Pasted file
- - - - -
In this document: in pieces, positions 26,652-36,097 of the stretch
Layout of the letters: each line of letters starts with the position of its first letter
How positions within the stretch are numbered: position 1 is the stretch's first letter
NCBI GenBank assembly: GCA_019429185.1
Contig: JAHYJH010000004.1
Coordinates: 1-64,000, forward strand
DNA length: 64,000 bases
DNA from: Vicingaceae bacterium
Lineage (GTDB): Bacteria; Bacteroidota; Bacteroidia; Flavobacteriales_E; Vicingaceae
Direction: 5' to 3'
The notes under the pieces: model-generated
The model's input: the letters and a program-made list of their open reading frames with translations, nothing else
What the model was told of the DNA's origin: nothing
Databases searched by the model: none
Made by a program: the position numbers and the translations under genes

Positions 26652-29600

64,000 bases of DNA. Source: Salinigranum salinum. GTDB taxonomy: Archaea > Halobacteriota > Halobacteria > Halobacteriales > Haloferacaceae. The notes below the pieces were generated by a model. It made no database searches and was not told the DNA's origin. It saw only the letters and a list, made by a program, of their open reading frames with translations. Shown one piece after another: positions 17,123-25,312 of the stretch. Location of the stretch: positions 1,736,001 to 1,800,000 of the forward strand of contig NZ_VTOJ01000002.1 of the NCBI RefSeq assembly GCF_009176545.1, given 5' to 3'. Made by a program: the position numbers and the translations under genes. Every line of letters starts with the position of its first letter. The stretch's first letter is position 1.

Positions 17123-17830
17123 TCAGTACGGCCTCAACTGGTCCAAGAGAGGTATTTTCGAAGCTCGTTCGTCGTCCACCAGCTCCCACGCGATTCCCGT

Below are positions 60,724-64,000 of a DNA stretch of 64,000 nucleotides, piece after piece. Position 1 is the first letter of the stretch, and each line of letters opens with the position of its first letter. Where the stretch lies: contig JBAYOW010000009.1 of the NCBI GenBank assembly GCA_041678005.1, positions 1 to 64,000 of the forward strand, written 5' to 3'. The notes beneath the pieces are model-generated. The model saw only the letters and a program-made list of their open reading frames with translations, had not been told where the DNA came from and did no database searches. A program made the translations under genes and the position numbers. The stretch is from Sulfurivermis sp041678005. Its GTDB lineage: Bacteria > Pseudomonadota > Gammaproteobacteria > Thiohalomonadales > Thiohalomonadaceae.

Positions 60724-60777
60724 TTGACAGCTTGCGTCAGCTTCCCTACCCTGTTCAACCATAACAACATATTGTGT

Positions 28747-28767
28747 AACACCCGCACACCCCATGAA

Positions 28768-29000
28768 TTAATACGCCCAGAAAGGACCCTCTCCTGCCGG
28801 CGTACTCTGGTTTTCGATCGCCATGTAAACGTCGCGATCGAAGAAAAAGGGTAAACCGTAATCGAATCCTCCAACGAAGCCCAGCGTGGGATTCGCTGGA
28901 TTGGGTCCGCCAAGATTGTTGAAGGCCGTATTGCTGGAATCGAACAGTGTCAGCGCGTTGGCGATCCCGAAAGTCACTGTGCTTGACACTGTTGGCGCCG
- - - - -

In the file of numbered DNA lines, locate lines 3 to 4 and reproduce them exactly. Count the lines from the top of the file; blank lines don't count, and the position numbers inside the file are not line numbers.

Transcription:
How positions within the stretch are numbered: position 1 is the stretch's first letter
NCBI GenBank assembly: GCA_019429185.1